It was tight. It was hair-raising. It was incredibly stressful. It really made me ask why the heck I had decided to do this. And of course, the spiritual warfare component only deepened as time went on. We’ve gone through trials and struggles over the last three years (we’ll celebrate our third anniversary online on August 1st) that I’m not quite sure how we’ve gotten through. Among the most demanding of these were a cross-country move to fulfill the duty to care for a family member in real need, and a crisis with one of our children that remains ongoing to this day. There were so many days when the personal struggles we faced made it all but impossible to do the work.
But bit by bit, inch by inch, we’ve climbed out of the hole. We’ve grown from a little upstart website with a funny name that nobody had ever heard of to the most-read traditional Catholic publication online. We’ve become widely read among the most significant figures influencing the Church, and our monthly visit count from computers inside the Holy See is now in the hundreds. I was recently contacted by a high-ranking person who works with the Vatican and assured that a story we had written had already been “fully read” therein less than 24 hours after it was published.
We’re watching, and they know it. And that’s a big part of our job.
On the financial front, we started paying all of our bills last year, which was a huge relief. Fundraising remains the hardest thing I have to do. I don’t like talking about money almost as much as I don’t like asking for it. So as I often do, earlier this month, I put out a fundraising request, and many of you responded generously, pushing us over 50% of our goal for the month in just a few days’ time. 50% has been about average for this year, but I set a $20,000 per month “stretch goal” for a reason: paying all the bills is great, but I want to build on what we’re doing. I want to be able to pay our regular contributors, most of whom offer their work pro bono as a tithe, or simply out of love for the Church. I’d like to be able to hire our editor, Drew, as more than just a freelancer. I want to build more features into the site. I have been doing too much for too long and am constantly facing burnout. I need help, but the help needs to eat.
So yesterday, when we went to the post office and found a $10,000 check from an anonymous donor, I was stunned. It’s not the first time we’ve received significant generosity from someone who didn’t even want to be recognized for their efforts. We received a couple of other large anonymous checks earlier this year at times when we desperately needed them to keep going. Last year, a single donor matched the first $5,000 we raised in a month. These people absolutely amaze me.
To date, however, this single anonymous donation is the largest of its kind we have ever received. Thanks to this person, whoever they are, for the first time in 2017, our fundraising progress bar is over 100%!
Sometimes it drives me crazy when we receive anonymous donations, because there’s no way to thank the person. Not that I could figure out how to sufficiently express my gratitude for a gift like this regardless, but I want them to know how much it means. I want you, whoever you are, to know that this lifts a huge weight off my shoulders and tells me we’re going to be okay for another month, and that I can breathe again. I want you to know that through you, I see God blessing our work in a way I don’t believe He would ever do if He wanted us to stop.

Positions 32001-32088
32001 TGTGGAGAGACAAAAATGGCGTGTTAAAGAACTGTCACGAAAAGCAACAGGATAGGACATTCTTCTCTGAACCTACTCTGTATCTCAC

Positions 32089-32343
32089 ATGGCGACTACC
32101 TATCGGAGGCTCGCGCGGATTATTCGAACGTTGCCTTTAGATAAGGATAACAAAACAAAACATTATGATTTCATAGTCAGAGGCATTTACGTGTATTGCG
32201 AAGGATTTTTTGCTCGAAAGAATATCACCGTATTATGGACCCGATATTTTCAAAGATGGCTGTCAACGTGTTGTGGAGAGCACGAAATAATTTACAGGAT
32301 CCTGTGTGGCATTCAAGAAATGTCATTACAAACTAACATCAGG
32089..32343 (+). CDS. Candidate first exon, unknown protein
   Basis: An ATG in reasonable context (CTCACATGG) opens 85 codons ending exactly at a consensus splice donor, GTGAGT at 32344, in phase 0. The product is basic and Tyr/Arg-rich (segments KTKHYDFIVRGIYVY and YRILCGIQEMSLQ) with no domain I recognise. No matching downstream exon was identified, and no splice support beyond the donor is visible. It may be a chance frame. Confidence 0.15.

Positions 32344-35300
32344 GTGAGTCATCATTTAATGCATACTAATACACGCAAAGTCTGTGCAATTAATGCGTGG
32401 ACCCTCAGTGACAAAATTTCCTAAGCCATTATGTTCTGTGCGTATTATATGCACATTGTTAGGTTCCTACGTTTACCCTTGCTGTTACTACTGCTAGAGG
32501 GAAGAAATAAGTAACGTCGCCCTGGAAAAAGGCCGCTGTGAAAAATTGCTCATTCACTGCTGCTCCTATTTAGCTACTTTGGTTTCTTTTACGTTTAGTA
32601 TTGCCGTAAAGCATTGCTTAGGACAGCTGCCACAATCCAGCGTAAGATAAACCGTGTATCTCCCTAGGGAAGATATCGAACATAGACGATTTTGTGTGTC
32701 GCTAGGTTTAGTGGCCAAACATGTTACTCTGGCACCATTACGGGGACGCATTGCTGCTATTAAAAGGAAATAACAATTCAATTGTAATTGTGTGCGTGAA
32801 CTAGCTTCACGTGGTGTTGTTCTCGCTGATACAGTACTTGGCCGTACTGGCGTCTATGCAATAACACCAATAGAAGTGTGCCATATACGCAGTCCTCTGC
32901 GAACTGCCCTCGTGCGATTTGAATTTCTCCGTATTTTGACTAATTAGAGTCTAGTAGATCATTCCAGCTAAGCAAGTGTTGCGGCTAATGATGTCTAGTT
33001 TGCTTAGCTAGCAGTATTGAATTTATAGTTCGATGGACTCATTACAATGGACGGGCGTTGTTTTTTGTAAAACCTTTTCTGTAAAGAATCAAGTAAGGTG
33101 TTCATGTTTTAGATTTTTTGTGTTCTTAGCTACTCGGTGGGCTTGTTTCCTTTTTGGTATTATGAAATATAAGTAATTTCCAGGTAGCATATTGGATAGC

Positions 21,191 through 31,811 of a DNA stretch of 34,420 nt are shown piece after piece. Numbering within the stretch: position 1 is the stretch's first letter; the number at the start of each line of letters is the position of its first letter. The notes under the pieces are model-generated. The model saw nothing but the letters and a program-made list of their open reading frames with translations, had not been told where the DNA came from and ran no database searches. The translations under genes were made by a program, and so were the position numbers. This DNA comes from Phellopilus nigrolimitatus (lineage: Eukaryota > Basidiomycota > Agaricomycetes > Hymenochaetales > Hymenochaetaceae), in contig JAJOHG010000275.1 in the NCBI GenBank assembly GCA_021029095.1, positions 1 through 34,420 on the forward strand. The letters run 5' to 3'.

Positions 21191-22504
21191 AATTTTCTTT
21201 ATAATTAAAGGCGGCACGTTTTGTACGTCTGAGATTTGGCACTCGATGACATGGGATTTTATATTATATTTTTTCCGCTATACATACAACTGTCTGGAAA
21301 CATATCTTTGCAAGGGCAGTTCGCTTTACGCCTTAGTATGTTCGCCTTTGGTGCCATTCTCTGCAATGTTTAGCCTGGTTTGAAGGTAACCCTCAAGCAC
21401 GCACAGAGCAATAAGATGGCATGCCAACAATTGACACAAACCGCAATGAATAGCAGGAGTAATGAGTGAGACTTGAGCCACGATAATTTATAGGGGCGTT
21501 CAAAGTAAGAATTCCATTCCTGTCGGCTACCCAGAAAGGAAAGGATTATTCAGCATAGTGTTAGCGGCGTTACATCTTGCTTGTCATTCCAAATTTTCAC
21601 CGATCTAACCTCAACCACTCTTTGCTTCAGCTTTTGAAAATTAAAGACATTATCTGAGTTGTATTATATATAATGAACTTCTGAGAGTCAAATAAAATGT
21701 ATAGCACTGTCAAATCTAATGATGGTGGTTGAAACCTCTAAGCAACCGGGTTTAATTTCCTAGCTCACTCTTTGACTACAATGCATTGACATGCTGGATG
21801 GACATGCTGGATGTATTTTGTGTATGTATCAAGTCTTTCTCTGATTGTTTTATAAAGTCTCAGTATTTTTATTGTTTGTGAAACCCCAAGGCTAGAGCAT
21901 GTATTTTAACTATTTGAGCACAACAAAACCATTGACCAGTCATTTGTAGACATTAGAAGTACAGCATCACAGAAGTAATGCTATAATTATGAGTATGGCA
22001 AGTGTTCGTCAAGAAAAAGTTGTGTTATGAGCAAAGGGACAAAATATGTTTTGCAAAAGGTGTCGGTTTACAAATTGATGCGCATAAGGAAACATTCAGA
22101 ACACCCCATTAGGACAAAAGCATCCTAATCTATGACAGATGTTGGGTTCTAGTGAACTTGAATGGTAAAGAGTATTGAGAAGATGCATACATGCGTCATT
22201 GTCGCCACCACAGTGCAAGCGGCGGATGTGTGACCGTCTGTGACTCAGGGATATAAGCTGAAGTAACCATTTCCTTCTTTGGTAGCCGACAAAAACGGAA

So if you’re reading this, THANK YOU for your incredible generosity!!! I pray that God will reward you abundantly for it in turn.
At the same time, I do not want to neglect the rest of you! Those of you who have given anonymously over the past few years especially, because you’ve received no direct message from me, since I didn’t have anywhere to send it. Thank you as always to those of you whose names I do know, who so generously give what you can every month. I live with the constant worry that I have not found ways to sufficiently express my gratitude to all of you, and I don’t want any of you to ever feel less than completely appreciated. We pray for you, we have Masses offered for you, and we thank God for you all the time.
This is, as you may have noticed, deeply personal for me. This may officially be a business for the purposes of legality, but it’s also inextricably intertwined with every aspect of my life. It is no less than an extension of who I am, and everything I care about. In 2014, I threw myself into this work like a man stepping off a cliff, convinced that God wanted me to use the gifts and experience I had been given to fight the corruption in His Church and to remind people of the beauty of our faith that is so worth fighting for. Providing for a large family in 2017 is not easy, as many of you know, and maybe I was crazy to do this. But whatever happens, whatever becomes of 1P5, I will never forget that what we accomplished, we accomplished together. I am a sinful man who makes countless foolish mistakes. I am, in so much that we do, the weakest link. But for some reason you have still believed in us enough to give of your substance and keep this going so that we could be David against the Modernist Goliath. In a very real way, you have put your trust in me. I pray that I have been and will be a good steward of all that you have given to us.
I cannot thank you all enough.
Publisher & Executive Director
Steve Skojec is the Founding Publisher and Executive Director of OnePeterFive.com. He received his BA in Communications and Theology from Franciscan University of Steubenville in 2001. His commentary has appeared in The New York Times, USA Today, The Washington Post, The Washington Times, Crisis Magazine, EWTN, Huffington Post Live, The Fox News Channel, Foreign Policy, and the BBC. Steve and his wife Jamie have seven children.